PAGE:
UCLA has initiated pioneering digital projects to map Los Angeles and enable people to visualize and interact with the city’s layered histories. This panel will bring together artists, community members, and UCLA faculty working on Mapping Jewish Los Angeles, Mapping Indigenous LA, and the Fowler’s current initiative to explore diverse religious traditions along Vermont Avenue. They will discuss how maps include or exclude people, shape neighborhoods, and tell stories of unity and segregation, hope and prejudice.
Speakers: Caroline Luce, Associate Director,UCLA Alan D. Leve Center for Jewish Studies; Patrick Polk, Curator of Caribbean and Latin American Popular Arts, Fowler Museum at UCLA, and lecturer in the UCLA Department of World Arts and Cultures/Dance; Craig Torres, Tongva Educator, contributor to UCLA’s Mapping Indigenous LA; Paul Pescador, Los Angeles artist; and Juliann Anesi, Assistant Professor of Gender Studies. Panel moderated by Genevieve Carpio, Assistant Professor in the César E. Chávez Department of Chicana/o Studies, with an introduction by Todd Presner, Chair of UCLA’s Digital Humanities program and the Michael and Irene Ross Professor of Germanic Languages and Comparative Literature.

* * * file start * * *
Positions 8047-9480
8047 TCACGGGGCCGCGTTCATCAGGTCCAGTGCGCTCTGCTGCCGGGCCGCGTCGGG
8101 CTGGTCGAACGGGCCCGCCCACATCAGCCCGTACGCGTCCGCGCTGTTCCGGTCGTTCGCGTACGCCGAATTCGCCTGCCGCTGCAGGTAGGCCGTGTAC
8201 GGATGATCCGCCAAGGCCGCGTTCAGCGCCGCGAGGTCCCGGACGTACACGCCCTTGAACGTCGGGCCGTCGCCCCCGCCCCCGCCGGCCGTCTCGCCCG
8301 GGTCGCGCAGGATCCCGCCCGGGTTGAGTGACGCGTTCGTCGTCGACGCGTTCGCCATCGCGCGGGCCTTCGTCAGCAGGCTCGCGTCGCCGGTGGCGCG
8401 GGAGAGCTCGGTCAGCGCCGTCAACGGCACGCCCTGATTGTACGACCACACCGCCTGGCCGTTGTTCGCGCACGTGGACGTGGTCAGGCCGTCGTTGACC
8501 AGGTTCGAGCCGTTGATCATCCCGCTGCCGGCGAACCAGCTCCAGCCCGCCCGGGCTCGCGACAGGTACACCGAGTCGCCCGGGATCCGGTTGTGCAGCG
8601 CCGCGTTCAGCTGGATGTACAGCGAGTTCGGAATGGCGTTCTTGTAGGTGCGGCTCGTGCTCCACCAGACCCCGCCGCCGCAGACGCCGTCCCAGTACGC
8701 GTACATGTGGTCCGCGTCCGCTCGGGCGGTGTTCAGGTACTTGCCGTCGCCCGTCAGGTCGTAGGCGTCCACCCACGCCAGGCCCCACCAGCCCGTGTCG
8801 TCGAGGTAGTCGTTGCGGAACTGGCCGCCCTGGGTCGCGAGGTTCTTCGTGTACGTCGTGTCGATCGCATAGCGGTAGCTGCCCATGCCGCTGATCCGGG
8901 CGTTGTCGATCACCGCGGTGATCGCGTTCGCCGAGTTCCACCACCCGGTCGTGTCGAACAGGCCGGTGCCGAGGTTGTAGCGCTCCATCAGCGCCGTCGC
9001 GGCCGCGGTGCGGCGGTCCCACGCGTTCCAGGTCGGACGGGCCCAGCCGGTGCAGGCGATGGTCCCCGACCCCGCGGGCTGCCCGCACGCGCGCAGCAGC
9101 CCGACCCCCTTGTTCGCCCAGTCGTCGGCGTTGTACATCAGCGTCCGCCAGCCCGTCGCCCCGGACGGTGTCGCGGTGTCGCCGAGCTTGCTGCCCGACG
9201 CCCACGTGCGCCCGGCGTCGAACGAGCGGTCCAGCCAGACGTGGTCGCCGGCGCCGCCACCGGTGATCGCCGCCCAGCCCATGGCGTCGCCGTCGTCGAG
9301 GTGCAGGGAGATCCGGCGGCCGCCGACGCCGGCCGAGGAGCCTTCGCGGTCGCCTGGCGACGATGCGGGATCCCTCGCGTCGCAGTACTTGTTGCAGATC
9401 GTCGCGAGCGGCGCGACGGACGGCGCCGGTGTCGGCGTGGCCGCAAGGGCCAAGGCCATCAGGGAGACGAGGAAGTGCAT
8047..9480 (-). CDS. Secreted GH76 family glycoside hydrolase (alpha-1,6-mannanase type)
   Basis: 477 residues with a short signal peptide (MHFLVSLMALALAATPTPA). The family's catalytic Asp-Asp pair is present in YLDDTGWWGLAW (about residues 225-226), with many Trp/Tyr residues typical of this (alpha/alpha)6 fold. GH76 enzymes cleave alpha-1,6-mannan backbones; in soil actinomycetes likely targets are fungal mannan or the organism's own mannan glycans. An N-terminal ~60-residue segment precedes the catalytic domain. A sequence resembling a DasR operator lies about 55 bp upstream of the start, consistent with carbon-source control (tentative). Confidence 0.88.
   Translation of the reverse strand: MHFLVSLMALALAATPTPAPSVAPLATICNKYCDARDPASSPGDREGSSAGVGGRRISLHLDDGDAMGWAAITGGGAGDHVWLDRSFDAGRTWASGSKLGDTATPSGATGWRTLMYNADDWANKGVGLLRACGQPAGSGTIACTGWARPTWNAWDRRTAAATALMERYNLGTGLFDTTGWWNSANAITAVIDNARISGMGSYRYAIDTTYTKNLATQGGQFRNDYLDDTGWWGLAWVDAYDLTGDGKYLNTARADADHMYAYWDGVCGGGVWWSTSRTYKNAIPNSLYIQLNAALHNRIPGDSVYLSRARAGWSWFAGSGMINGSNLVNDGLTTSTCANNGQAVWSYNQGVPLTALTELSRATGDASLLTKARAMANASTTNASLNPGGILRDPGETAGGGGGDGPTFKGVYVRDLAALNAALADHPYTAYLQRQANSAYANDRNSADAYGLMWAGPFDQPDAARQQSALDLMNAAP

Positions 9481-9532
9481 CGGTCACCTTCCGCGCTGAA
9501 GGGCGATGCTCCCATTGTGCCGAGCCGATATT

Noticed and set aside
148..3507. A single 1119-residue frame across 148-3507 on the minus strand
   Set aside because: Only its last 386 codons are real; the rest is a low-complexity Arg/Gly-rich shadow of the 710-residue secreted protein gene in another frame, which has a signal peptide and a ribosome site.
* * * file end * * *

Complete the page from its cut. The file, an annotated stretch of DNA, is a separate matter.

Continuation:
Co-sponsored by the Alan D. Leve Center for Jewish Studies and Mapping Jewish Los Angeles.
Parking available in UCLA Lot 4, 198 Westwood Plaza, directly off Sunset Blvd
$3/hr or max $13/day. Visitor drop-off address is 305 Royce Drive.